Vol 8 No. 2 (2006)

Articles

University of Houston
The connections between religion and violence, including all types of sacrifice, have a long-standing history of scholarly concern. Because Santería (along with other African-based religions) engages in rituals of sacrifice that include the immolation of animals, an exploration of sacrifice and other types of religious violence through the lens of these religions may provide new insights into these activities. In this article I suggest that the standard approaches to the issues of religion, sacrifice, and violence are flawed by their Indo-European ethnocentrism and that the perspectives of religions like Santería and the Yoruba traditional religion can reconfigure the place of sacrifice in the religious milieu and call into question both the rhetoric and use of violence in other traditions.
Michigan State University
Religious music serves to co-create and carry strategies of theology, authen¬ticity, and behavior. This article examines the history of folk music and folk ideology in creating and maintaining such strategies. I examine several prominent examples of American folk music and Pagan music, articulating their shared historical and theological relationships. Focusing on national¬ism, feminism, and populism, I also argue that an ideology of the common ritual year is a prominent shared theme between American folk music and contemporary Paganism. While underscoring the need for greater attention to this area, the article concludes that the legitimization processes at work are similar to other American heritage musics and aspects of American cultural politics.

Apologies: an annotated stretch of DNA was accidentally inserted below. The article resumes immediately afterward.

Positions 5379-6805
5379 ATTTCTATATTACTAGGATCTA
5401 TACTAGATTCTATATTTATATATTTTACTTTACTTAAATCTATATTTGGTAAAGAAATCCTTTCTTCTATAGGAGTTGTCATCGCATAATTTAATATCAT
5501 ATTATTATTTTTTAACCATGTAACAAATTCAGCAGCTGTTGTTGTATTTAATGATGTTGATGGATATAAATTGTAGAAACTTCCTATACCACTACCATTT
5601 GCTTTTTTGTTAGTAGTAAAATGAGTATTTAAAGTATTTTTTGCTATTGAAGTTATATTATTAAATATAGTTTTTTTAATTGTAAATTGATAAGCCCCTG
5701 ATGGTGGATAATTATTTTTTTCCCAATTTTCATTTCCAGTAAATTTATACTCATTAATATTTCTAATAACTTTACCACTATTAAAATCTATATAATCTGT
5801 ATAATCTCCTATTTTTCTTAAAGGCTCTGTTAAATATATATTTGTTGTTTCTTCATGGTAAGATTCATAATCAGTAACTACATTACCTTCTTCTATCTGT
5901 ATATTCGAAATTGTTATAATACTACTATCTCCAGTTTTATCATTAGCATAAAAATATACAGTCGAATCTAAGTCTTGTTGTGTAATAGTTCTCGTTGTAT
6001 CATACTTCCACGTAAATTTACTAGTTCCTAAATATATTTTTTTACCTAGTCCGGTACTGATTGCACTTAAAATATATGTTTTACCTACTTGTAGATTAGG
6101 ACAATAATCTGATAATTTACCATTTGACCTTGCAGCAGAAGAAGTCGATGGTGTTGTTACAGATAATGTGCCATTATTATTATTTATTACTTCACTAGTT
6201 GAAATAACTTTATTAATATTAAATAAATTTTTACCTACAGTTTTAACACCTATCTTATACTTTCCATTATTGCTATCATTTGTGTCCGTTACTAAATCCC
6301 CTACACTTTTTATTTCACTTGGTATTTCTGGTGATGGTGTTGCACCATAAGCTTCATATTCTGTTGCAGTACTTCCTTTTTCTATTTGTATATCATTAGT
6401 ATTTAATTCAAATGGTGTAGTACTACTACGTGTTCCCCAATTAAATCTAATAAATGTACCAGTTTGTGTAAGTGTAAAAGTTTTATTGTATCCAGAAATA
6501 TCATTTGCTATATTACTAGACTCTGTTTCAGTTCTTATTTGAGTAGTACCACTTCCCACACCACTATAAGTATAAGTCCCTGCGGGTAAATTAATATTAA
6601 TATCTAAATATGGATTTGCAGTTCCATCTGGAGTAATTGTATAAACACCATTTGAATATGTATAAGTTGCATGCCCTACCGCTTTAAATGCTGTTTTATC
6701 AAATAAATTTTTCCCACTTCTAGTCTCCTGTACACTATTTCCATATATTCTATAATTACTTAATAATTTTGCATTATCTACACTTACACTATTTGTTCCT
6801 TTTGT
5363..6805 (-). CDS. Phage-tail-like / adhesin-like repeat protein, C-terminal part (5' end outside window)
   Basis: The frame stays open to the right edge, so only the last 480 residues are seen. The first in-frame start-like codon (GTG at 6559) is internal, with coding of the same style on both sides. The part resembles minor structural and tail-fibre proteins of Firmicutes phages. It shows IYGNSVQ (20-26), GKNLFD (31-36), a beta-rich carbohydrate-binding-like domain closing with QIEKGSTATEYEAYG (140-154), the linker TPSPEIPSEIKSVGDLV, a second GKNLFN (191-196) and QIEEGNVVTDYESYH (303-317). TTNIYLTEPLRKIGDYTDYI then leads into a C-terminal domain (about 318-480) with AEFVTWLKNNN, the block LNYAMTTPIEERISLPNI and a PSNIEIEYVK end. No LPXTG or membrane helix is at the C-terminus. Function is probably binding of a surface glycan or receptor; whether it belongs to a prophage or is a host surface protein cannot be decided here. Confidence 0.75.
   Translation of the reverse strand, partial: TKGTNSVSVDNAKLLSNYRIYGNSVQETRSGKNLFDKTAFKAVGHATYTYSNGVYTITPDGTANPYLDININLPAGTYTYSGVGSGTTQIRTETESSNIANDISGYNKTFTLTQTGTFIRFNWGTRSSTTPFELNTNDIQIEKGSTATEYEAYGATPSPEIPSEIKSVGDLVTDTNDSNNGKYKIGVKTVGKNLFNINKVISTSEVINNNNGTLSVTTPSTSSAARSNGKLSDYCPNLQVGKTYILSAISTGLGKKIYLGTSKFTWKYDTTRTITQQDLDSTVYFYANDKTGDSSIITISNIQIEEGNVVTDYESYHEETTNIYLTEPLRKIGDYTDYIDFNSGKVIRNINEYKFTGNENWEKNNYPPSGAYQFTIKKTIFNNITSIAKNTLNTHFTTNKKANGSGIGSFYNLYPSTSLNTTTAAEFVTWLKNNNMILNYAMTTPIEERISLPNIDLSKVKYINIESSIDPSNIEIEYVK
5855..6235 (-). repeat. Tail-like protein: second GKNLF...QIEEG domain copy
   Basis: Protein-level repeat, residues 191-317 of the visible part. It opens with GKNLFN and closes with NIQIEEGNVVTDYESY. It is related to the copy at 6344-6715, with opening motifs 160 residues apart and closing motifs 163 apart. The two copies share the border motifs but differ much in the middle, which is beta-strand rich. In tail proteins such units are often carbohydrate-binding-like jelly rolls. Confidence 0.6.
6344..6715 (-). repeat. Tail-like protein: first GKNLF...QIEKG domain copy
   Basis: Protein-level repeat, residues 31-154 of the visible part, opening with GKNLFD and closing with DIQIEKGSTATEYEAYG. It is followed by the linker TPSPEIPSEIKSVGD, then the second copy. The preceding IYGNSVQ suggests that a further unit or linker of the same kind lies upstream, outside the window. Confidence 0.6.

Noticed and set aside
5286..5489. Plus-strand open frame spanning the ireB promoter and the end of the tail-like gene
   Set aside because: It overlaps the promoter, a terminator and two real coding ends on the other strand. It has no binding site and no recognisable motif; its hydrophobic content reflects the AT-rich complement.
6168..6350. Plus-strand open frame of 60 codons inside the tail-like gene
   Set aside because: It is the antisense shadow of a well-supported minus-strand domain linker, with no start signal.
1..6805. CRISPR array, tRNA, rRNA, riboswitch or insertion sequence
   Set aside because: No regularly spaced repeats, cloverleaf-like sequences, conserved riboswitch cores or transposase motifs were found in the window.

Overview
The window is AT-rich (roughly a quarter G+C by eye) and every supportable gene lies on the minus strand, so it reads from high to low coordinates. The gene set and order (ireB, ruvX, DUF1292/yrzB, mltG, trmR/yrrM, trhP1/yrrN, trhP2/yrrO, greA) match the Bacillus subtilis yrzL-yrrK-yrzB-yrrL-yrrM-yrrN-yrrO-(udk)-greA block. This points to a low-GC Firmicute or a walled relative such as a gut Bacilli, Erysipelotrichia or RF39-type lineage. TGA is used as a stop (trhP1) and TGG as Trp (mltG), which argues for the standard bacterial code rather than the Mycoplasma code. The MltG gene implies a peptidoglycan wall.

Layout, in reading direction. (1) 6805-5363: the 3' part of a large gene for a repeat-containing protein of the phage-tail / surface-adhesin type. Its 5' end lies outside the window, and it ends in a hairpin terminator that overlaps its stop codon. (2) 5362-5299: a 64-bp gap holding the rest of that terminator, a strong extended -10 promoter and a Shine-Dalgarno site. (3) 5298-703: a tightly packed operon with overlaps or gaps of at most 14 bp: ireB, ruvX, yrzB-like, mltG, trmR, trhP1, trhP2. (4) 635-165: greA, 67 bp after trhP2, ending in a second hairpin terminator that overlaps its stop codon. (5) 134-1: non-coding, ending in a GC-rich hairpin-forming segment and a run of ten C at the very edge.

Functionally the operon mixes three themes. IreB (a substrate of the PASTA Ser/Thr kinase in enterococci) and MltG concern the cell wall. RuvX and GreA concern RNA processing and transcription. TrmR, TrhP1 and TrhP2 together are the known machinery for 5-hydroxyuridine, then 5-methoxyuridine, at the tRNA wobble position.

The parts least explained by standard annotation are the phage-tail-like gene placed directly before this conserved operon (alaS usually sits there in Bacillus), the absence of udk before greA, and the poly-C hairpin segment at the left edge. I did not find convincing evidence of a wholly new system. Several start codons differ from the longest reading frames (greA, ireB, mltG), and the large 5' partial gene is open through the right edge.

Nationalism has been one of the most hotly debated issues concerning Russian Paganism, both within the movement and in public and scholarly debates about it. This article critically examines the usage of the concept in scholarly research. After considering Russian Pagan nationalistic discourse in general, it analyses a Pagan umbrella organization, the Circle of Pagan Tradition, as a case study, and focuses especially on its founding document, the Bitsa Appeal. Using this example, the article demonstrates the hazards in applying the concept of nationalism without very delicate consideration of its multiple aspects. Examining the Bitsa Appeal and the reception it received among Pagans also highlights some basic orientations and one central cause of internal tension within Russian Paganism.
Gothenburg University
This paper discusses the historical roots of the use of ritualized sex in contemporary occultism, with special focus on the teachings of Aleister Crowley (1875–1947), Gerald B. Gardner (1884–1964) and Kenneth Grant (b. 1924). The notion that sexual magic is related to Hindu Tantric practices is addressed, and a detailed historical development of the use of ritualized sex—as illustrated by Crowley, Gardner, and Grant—is presented